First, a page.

I propose we introduce the concept of "indirect indexes".  I have a toy
implementation and before I go further with it, I'd like this assembly's
input on the general direction.

Indirect indexes are similar to regular indexes, except that instead of
carrying a heap TID as payload, they carry the value of the table's
primary key.  Because this is laid out on top of existing index support
code, values indexed by the PK can only be six bytes long (the length of
ItemPointerData); in other words, 281,474,976,710,656 rows are
supported, which should be sufficient for most use cases.[1]

A new flag is added to the index AM routine, indicating whether it can
support indirect indexes.  Initially, only the b-tree AM would support
indirect indexes, but I plan to develop support for GIN indirect soon
afterwards, which seems most valuable.

To create an indirect index, the command
is used.  Currently this always uses the defined primary key index[2].

Implementation-wise, to find a value using an indirect index that index
is scanned first; this produces a PK value, which can be used to scan
the primary key index, the result of which is returned.

There are two big advantages to indirect indexes, both of which are
related to UPDATE's "write amplification":

1. UPDATE is faster.  Indirect indexes on column that are not modified
   by the update do not need to be updated.
2. HOT can be used more frequently.  Columns indexed only by indirect
   indexes do not need to be considered for whether an update needs to
   be non-HOT, so this further limits "write amplification".

The biggest downside is that in order to find out a heap tuple using the
index we need to descend two indexes (the indirect and the PK) instead
of one, so it's slower.  For many use cases the tradeoff is justified.

I measured the benefits with the current prototype implementation.  In
two separate schemas, I created a pgbench_accounts table, with 12
"filler" columns, and indexed them all; one schema used regular indexes,
the other used indirect indexes.  Filled them both to the equivalent of
scale 50, which results in a table of some 2171 MB; the 12 indexes are
282 MB each, and the PK index is 107 MB).  I then ran a pgbench with a
custom script that update a random one of those columns and leave the
others alone on both schemas (not simultaneously).  I ran 100k updates
for each case, 5 times:

  method  │   TPS: min / avg (stddev) / max   │        Duration: min / avg / 
max        │ avg_wal 
 direct   │  601.2 / 1029.9 ( 371.9) / 1520.9 │ 00:01:05.76 / 00:01:48.58 / 
00:02:46.39 │ 4841 MB
 indirect │ 2165.1 / 3081.6 ( 574.8) / 3616.4 │ 00:00:27.66 / 00:00:33.56 / 
00:00:46.2  │ 1194 MB
(2 rows)

This is a pretty small test (not long enough for autovacuum to trigger
decently) but I think this should be compelling enough to present the

Please discuss.

Implementation notes:

Executor-wise, we could have a distinct IndirectIndexScan node, or we
could just hide the second index scan inside a regular IndexScan.  I
think from a cleanliness POV there is no reason to have a separate node;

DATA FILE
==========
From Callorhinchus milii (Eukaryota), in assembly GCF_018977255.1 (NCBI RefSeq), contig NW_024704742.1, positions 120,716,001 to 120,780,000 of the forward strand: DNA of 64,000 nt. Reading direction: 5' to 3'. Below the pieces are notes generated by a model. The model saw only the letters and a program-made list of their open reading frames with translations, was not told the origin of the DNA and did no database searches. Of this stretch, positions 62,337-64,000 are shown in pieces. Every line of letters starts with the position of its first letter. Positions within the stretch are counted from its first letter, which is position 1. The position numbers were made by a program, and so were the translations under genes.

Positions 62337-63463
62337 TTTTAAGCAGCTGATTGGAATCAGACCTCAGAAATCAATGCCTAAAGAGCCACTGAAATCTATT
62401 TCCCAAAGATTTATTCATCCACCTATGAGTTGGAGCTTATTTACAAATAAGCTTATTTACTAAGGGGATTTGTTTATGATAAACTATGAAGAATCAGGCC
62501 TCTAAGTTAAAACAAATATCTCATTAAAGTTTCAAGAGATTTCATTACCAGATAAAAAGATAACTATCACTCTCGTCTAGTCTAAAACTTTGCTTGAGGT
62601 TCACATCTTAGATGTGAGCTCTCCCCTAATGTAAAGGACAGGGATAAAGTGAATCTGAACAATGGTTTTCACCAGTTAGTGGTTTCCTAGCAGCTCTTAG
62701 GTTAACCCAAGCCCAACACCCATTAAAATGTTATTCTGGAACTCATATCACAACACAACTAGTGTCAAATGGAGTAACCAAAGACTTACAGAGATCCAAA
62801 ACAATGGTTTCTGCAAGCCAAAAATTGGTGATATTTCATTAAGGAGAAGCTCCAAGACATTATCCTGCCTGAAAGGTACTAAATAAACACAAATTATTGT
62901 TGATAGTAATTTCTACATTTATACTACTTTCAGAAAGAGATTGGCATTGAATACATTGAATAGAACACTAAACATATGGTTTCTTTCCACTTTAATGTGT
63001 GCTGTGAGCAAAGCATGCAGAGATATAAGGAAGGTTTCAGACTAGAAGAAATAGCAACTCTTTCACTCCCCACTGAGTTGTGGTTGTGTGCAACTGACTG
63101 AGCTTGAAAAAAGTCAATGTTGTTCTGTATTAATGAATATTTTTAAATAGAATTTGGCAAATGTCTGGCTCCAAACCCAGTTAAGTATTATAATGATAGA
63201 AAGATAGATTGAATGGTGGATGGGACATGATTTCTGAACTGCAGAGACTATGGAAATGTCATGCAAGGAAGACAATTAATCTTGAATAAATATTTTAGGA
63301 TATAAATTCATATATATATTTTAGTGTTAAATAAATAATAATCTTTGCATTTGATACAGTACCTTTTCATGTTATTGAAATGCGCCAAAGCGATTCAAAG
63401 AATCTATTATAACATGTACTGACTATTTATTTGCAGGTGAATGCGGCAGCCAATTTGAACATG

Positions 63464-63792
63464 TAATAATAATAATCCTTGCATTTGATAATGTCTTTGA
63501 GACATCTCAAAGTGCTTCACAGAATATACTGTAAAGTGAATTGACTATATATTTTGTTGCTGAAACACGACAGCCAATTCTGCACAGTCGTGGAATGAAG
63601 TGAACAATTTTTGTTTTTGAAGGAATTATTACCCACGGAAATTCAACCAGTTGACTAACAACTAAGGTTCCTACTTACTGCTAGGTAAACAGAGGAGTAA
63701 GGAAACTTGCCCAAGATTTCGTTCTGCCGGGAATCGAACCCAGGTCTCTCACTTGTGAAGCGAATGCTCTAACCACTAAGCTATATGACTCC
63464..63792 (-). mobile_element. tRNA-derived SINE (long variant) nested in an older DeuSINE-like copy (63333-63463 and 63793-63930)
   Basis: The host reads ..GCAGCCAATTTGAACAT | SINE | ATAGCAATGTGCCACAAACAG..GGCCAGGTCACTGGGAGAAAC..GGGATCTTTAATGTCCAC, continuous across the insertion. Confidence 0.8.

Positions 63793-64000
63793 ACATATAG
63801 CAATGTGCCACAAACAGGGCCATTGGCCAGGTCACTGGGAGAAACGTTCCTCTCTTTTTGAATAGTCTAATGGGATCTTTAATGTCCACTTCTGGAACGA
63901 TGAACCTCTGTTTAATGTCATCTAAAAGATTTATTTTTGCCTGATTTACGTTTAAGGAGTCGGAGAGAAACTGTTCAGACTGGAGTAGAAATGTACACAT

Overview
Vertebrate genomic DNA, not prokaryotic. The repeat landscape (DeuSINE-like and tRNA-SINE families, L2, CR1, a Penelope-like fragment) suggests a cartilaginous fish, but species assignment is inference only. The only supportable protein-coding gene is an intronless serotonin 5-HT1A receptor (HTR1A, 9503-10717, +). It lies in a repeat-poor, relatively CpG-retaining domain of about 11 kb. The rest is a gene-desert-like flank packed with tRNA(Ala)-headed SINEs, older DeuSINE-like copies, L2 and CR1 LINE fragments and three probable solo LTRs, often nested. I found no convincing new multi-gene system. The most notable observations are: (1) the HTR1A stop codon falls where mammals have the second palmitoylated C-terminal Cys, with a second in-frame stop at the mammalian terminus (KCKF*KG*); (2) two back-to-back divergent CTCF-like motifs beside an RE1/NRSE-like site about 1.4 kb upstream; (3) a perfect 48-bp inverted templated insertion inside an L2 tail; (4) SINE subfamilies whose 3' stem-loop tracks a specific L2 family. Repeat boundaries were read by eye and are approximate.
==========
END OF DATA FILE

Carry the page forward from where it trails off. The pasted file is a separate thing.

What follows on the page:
efficiency wise I think a separate node leads to less branches in the
code.  (In my toy patch I actually have the second indexscan hidden
inside a separate "ibtree" AM; not what I really propose for commit.)
Additionally, executor will have to keep track of the values in the PK
index so that they can be passed down on insertion to each indirect

Planner-wise, I don't think we need to introduce a distinct indirect
index Path.  We can just let the cost estimator attach the true cost of
the two scans to a regular index scan path, and the correct executor
node is produced later if that index is chosen.

In relcache we'll need an additional bitmapset of columns indexed by
indirect indexes.  This is used so that heap_update can return an output
bitmapset of such columns that were not modified (this is computed by
HeapSatisfiesHOTandKeyUpdate).  The executor uses this to know when to
skip updating each indirect index.

Vacuuming presents an additional challenge: in order to remove index
items from an indirect index, it's critical to scan the PK index first
and collect the PK values that are being removed.  Then scan the
indirect index and remove any items that match the PK items removed.
This is a bit problematic because of the additional memory needed to 
store the array of PK values.  I haven't implemented this yet.

Items I haven't thought about yet:
* UNIQUE INDIRECT?  I think these should work, but require some
* Deferred unique indexes?  See unique_key_recheck.

[1]  Eventually we can expand this to allow for "normal" datatypes, say
bigint, but that's likely to require a much bigger patch in order to
change IndexTuple to support it.  I would defer that project to a later

[2] It is possible to extend the grammar to allow other UNIQUE indexes
to be used, if they are on top of NOT NULL columns.  This would allow to
extend existing production databases with a new column.  A proposed
syntax is 
  CREATE INDIRECT INDEX idx ON tab (a, b, c)
  REFERENCES some_unique_index
  [optional WHERE clause] ;
which Bison accepts.  I propose not to implement this yet.  However this
is an important item because it allows existing databases to simply add
an UNIQUE NOT NULL column to their existing big tables to take advantage
of the feature, without requiring a lengthy dump/reload of tables that
currently only have larger keys.

Álvaro Herrera                https://www.2ndQuadrant.com/
PostgreSQL Development, 24x7 Support, Remote DBA, Training & Services

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